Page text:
Why is 4% the magic number? Because it’s slightly lower than the average return on stock market investments. By taking 4%, you’ll protect yourself from inflation rates as well as unfavorable bear markets.
Calculate Your Benefits
Calculating your social security benefits may seem tricky thing – but it’s actually not that difficult. The Social Security Administration has published this convenient sheet that explains exactly how it’s done. In seven short steps, you can calculate what your benefits and payouts will be each month.
To calculate your benefits, the SSA averages your monthly earnings for the 35 years in which you earned the most income. They use a specific formula to calculate your basic benefit and arrive at your “primary insurance amount.”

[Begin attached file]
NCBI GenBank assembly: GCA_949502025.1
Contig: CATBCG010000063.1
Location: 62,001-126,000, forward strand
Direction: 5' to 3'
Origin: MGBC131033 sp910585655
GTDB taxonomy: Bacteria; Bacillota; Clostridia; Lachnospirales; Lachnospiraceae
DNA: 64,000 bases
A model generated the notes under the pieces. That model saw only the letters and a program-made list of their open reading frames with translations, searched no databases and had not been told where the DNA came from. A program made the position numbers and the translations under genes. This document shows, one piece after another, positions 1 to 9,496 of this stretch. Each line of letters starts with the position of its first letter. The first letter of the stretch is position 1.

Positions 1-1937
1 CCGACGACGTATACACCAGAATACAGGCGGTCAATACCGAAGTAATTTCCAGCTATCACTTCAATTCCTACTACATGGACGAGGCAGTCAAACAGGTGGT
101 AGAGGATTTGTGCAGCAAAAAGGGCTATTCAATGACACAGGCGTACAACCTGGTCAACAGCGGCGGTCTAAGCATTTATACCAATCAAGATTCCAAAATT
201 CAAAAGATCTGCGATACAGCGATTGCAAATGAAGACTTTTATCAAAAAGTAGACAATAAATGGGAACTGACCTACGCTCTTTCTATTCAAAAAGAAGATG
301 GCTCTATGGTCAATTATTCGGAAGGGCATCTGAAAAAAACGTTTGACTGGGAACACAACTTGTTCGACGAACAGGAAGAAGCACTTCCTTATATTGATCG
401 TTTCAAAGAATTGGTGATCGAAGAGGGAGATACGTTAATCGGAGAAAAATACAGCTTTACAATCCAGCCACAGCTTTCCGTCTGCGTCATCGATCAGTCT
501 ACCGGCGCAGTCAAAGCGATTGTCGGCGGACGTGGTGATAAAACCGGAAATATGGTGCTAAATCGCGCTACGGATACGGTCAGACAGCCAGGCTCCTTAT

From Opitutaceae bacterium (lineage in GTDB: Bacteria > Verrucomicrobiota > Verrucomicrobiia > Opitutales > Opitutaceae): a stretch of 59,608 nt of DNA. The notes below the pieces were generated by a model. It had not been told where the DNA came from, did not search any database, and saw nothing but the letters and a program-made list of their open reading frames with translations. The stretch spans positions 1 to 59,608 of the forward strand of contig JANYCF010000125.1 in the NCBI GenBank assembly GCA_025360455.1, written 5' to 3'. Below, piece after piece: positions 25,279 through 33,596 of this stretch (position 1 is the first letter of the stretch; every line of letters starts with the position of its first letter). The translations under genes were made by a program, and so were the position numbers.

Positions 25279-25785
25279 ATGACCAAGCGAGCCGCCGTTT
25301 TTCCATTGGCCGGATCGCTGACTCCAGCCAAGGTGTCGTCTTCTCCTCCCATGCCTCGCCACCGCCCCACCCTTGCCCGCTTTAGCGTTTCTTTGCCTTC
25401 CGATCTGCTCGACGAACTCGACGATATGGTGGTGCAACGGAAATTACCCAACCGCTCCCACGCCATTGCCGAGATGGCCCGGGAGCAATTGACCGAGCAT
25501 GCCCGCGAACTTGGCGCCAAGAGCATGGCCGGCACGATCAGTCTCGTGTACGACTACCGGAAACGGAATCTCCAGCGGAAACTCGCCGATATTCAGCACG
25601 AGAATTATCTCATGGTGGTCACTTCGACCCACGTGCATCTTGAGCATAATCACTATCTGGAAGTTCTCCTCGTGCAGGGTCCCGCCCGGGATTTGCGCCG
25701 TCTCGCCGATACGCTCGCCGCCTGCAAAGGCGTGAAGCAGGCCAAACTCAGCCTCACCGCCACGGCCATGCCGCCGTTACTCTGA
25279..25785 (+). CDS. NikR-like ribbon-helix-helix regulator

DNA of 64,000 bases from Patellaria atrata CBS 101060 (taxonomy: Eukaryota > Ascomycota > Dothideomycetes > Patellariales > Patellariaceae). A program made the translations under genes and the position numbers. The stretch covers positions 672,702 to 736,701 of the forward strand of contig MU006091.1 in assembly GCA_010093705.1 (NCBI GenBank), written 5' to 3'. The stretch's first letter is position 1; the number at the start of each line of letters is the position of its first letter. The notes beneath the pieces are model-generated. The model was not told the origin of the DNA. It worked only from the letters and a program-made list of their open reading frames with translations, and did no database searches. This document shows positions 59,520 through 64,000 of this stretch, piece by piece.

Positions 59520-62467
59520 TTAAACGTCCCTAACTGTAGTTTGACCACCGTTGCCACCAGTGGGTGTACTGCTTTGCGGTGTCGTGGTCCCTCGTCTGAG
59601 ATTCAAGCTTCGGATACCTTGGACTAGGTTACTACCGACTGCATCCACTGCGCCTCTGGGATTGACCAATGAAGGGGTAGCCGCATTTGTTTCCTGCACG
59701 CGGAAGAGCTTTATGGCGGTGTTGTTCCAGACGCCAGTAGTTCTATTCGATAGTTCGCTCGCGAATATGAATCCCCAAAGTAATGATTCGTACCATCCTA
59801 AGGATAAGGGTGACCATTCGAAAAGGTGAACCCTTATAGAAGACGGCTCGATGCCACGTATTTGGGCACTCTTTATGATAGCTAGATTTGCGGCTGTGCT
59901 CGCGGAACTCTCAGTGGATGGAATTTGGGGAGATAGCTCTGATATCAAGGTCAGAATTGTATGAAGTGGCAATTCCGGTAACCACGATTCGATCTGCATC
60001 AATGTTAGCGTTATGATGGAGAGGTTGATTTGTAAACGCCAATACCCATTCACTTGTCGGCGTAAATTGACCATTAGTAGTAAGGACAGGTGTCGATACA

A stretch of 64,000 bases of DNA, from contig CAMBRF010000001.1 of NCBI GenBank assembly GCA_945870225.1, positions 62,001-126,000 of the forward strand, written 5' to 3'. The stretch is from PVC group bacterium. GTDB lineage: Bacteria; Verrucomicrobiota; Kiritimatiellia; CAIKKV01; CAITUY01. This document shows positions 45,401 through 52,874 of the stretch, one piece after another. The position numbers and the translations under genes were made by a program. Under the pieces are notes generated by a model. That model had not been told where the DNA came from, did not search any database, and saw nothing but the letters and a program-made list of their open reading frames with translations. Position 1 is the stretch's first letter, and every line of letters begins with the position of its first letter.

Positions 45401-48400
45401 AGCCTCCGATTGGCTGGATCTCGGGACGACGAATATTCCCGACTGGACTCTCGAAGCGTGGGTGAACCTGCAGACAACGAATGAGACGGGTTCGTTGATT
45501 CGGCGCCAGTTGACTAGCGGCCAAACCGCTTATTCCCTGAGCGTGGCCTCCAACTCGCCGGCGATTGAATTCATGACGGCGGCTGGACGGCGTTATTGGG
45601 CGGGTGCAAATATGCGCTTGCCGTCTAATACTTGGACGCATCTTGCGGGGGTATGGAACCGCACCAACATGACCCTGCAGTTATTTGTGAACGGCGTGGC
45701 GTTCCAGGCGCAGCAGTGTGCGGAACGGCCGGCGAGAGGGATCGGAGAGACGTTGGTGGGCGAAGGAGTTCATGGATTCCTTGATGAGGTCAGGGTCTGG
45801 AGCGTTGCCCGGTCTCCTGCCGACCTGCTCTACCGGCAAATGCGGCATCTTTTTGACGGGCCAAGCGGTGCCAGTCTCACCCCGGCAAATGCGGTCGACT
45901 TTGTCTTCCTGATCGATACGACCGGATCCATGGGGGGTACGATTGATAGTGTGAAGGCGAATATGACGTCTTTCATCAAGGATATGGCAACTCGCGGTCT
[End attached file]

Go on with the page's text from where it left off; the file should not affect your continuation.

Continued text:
To quote the SSA directly, on the benefits calculator worksheet:
“…you will see that you get a percentage of your average indexed monthly earnings. To be more precise, you get 90% of earnings up to $895, 32% of earnings between $895 and $5,397, and 15% of earnings over that amount. The maximum amount you can earn changes every year, but for a person retiring at full retirement age in 2018, that max amount is $2,788.”
In addition to the SSA worksheet, they also have a calculator that you can use to determine what your benefits will be. Keep in mind, it’s not an exact calculation – it’s just an estimate. But you can plug in the date you plan to retire and adjust for inflation to see what your benefits are likely to be.
Consider Your Health and Life Expectancy
For many people, health plays a big role in determining when to start collecting social security benefits. If you’re in poor health and don’t think you’ll have a lengthy lifespan, you may want to take your benefits as early as you can (at age 62).
If you’re in poor health, it’s usually best to start collecting early in order to get the maximum out of the SSA. If you wait until you’re 66 or 70 and pass away soon after, you’ll lose out on money you could have had and enjoyed before death.
Alternatively, if you expect a long and active retirement, consider delaying your benefits.